Artists call Tory plan to vet films 'censorship'
A new bill that would give the federal Heritage Department the power to deny funding for films and TV shows it considers offensive is creating shock waves in the industry.
Changes now before the Senate to the Income Tax Act that would allow the federal government to cancel tax credits for projects thought to be offensive or not in the public interest. The amendments have already been passed in the House of Commons.
The amendment to Bill C-10 would allow the Heritage Minister to deny tax credits for Canadian productions, even if federal agencies such as Telefilm and the Canadian Television Fund have invested in the production.
Representatives from the Heritage and Justice departments would determine which productions are unsuitable and therefore ineligible for tax cuts.
David Cronenberg, the Canadian director behind the critically acclaimed Eastern Promises, said the proposed plan doesn't belong in Canada.
"It sounds like something they do in Beijing," he told CBC News.
"You have a panel of people working behind closed doors who are not monitored and they form their own layer of censorship."
Cronenberg says Canadians have a reputation for making edgy dark movies that go places other filmmakers wouldn't venture.
This new panel could quash that kind of creativity, he said.
Producer Steven Hoban is concerned that the provision will stop money from flowing into the Canadian film industry.
Filmmakers depend on the tax credit to help secure additional funding, said Hoban, who produced the film Young People F**ing, which is scheduled for commercial release in April.
"I think a movie like Young People F**ing would not have been made if Bill C-10 had been in effect when we were going for financing the film," he said.
"Just the optics you get with that kind of title, I think we wouldn't have gotten the tax credit and, again, if we didn't have that tax credit, it wouldn't have been possible to make that film here in Canada."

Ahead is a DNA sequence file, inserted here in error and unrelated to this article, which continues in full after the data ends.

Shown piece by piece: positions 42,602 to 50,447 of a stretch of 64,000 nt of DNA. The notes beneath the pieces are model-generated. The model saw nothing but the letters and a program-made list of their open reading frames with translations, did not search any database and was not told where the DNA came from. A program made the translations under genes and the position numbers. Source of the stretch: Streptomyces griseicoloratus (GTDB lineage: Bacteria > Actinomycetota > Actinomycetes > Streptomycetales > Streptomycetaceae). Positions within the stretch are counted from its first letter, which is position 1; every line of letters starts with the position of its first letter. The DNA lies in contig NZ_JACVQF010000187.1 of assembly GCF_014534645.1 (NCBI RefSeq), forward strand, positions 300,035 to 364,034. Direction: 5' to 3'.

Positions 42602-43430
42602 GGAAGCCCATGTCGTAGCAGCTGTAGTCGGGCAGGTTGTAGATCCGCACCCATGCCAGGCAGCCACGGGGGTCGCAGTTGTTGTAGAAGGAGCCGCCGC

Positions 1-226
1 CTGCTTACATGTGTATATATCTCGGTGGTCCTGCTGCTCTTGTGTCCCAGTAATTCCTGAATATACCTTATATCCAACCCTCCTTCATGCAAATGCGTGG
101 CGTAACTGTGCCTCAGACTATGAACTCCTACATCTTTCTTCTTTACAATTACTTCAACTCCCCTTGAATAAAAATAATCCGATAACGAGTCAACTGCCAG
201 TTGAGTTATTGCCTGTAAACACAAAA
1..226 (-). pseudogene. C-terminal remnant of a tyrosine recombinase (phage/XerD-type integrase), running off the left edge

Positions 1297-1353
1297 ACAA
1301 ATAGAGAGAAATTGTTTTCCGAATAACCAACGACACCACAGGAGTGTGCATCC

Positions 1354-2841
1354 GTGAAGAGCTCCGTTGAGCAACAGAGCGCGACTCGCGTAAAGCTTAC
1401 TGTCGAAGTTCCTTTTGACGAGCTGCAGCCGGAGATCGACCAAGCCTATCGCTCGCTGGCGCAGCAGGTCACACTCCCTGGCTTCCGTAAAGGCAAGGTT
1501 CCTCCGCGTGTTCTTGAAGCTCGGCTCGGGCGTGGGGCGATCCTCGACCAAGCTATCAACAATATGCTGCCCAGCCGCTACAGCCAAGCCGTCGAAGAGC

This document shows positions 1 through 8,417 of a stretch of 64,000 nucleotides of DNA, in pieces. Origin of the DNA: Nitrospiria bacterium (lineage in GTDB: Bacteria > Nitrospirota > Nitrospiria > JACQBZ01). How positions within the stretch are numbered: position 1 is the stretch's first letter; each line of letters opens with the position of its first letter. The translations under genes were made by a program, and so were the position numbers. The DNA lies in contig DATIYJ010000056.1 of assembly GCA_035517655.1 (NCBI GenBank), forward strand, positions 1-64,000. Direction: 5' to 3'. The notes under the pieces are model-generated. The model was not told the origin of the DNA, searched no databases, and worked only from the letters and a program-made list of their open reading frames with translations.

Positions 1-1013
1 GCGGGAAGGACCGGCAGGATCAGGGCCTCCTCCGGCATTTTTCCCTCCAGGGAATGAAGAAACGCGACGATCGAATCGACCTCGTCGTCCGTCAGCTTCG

Plan amounts to morality policing, actors say
The organization that represents Canadian actors said the changes have grave implications for artists and are morally offensive to modern Canadian society.
Stephen Waddell, national executive director of the Alliance of Canadian Cinema, Television and Radio Artists, the actors union, said it seems the government wants to set up a form of "morality police."
"The government is overstepping its bounds and interfering in an arms-length process," Waddell said in a statement released Thursday. "Withholding public funding for film and television productions it deems offensive is a dangerous direction for this government that smacks of censorship."
Waddell said he wonders whether the standards to be applied would be representative of a modern Canadian society or what he calls a "fundamentalist perspective" borrowed from the United States.
Annette Gibbons, associate director general at Heritage Canada, said the changes are only slight alterations to current guidelines.
"It's our responsibility to ensure that public funds are not invested in certain types of material, such as hate propaganda, excessively violent material, or pornography," she said.
Bill Siksay, heritage critic for the NDP, said he did not know about this amendment when he voted for the 600-page bill.
"To hear now that there may be a clause in it that will allow the government to censor the creative process in Canada comes as a significant shock and surprise," he told CBC News.
With files from the Canadian Press